Sheriff defends deputy ‘attacked’ in stomped sign ‘hate crime’ arrest

Jul 14, 2021, 4:16 PM | Updated: 4:57 pm
Photo credit: Shutterstock

PANGUITCH — The Garfield County sheriff says the deputy who arrested a woman for allegedly stomping on a pro-police sign was “singled out and attacked” simply for being a law enforcement officer.

Sheriff James D. Perkins issued a prepared statement Wednesday — five days after KSL.com first reported the arrest of a 19-year-old California woman who was later charged with a hate crime by Garfield County prosecutors.

The statement comes after the incident involving Lauren Gibson received local and national attention in articles by the Washington Post and the Daily Beast, and prompted a response by the American Civil Liberties Union, which said Utah’s hate crimes statute was not intended for situations like Gibson’s arrest.

On July 7, Gibson was in one of three vehicles traveling together through Panguitch. The vehicles were pulled over for going 50 mph in a 30 mph zone, according to Perkins’ statement posted on Facebook Wednesday. Despite speeding and despite having tobacco products in the car and being underage, the sheriff said the drivers were not issued any citations. But the Daily Beast said Gibson told them that her friend did receive a speeding ticket.

After the traffic stop was completed, Perkins said several occupants from the vehicles “left the area” and “soon returned with an alleged stolen ‘Back the Blue’ sign.” The deputy’s booking affidavit does not say the group left and came back, but says: “As I concluded my traffic stop and released the individuals, I observed some of the individual’s friends approach them and attempt to console them.”

The deputy’s report says Gibson stomped on the sign and then crumpled it up “in a destructive manner” and threw it in a trash can “all while smirking in an intimidating manner towards me.”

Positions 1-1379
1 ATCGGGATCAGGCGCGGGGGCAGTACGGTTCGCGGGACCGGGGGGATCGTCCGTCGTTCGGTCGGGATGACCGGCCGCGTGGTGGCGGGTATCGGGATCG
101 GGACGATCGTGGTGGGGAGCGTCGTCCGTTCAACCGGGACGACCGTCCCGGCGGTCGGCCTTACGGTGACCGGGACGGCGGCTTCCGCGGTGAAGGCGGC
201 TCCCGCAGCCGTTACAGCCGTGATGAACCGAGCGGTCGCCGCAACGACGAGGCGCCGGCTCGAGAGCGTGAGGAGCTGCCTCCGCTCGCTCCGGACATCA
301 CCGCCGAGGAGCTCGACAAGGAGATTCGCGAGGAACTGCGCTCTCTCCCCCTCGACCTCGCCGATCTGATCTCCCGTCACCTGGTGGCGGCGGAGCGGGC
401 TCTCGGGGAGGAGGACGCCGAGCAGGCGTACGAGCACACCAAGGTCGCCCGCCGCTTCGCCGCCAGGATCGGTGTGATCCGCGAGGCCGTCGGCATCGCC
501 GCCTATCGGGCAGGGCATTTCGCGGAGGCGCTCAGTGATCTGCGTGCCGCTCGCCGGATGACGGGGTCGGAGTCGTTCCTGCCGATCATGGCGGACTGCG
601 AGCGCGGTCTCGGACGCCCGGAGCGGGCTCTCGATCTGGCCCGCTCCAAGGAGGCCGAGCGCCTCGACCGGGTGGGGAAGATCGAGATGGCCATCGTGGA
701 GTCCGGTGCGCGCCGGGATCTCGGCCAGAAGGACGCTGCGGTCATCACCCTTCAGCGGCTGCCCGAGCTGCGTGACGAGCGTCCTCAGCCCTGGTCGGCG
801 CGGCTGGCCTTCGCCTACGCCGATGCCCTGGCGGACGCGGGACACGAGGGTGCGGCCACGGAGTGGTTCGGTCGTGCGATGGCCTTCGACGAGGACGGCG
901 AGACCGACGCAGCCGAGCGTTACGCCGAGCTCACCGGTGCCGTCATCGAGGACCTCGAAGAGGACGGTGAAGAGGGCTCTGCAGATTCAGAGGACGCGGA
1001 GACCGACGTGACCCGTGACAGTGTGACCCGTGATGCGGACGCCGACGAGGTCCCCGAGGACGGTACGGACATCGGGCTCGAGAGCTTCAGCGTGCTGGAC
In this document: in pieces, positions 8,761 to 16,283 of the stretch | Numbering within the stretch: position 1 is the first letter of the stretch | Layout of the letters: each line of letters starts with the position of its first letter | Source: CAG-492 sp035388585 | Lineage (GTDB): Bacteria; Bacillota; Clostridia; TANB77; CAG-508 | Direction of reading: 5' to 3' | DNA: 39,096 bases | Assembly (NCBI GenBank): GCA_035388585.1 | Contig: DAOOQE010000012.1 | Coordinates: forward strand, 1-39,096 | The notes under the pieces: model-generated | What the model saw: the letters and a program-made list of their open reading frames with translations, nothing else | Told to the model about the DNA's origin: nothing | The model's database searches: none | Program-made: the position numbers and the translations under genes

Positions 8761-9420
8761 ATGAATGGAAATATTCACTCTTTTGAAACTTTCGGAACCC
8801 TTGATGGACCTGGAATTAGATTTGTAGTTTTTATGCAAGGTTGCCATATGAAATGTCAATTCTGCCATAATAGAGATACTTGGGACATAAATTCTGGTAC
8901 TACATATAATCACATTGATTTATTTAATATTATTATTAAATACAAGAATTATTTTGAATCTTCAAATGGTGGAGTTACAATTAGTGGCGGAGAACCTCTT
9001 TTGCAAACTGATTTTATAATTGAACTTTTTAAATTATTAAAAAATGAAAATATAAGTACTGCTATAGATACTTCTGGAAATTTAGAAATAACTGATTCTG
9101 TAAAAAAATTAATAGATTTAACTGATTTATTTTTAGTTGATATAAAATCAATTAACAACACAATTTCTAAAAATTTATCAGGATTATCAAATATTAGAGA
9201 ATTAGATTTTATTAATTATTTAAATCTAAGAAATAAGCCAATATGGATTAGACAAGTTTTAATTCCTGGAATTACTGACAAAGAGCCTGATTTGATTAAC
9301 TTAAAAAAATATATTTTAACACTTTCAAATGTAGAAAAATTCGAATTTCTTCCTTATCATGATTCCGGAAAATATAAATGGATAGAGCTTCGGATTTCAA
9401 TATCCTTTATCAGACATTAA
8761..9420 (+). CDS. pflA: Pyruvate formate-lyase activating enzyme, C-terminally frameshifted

Perkins’ statement Wednesday said Gibson “showed extremely aggressive and violent behavior” toward the deputy in “a very busy parking lot.”

“Ms. Gibson caused a public disturbance and purposely targeted the officer in a very unpeaceful manner,” the sheriff said. “The simple fact is, while this officer was doing his duty in a proactive and compassionate manner, he was singled out and attacked by this person because he was a law enforcement officer.”

Perkins added that his office is “greatly disturbed by the hatred shown to law enforcement officers for no apparent reason.”

The deputy further noted that he arrested Gibson and booked her into jail “due to Gibson destroying property that did not belong to her in a manner to attempt to intimidate law enforcement.” He suggested the case be “treated as a hate crime enhanced allegation” because of the “demeanor displayed by Gibson in attempts to intimidate law enforcement while destroying a pro law enforcement sign.”

Two days later, the Garfield County Attorney’s Office charged Gibson in 6th District Court with criminal mischief. The charge was filed with a hate crime enhancement, making it a class A misdemeanor punishable by up to a year in jail. The woman was also charged with disorderly conduct, an infraction.

On Monday, the ACLU of Utah issued a statement saying it is “extremely troubled and disappointed” with the criminal charge.

“This kind of charging decision sends an extremely chilling message to the community that the government will seek harsher punishment for people charged with crimes who disagree with police actions. This concern is even greater because we do not view the enhancement as supportable under the language of the statute,” the ACLU said.

“Bringing a charge against this person that could result in her spending a year in jail makes no sense both in terms of simple fairness and expending the county’s time and money.”

According to the charging documents, the criminal mischief charge with a hate crime enhancement was filed because the woman damaged or destroyed the sign “with the intent to intimidate or terrorize another person or with reason to believe that her action would intimidate or terrorize that person.”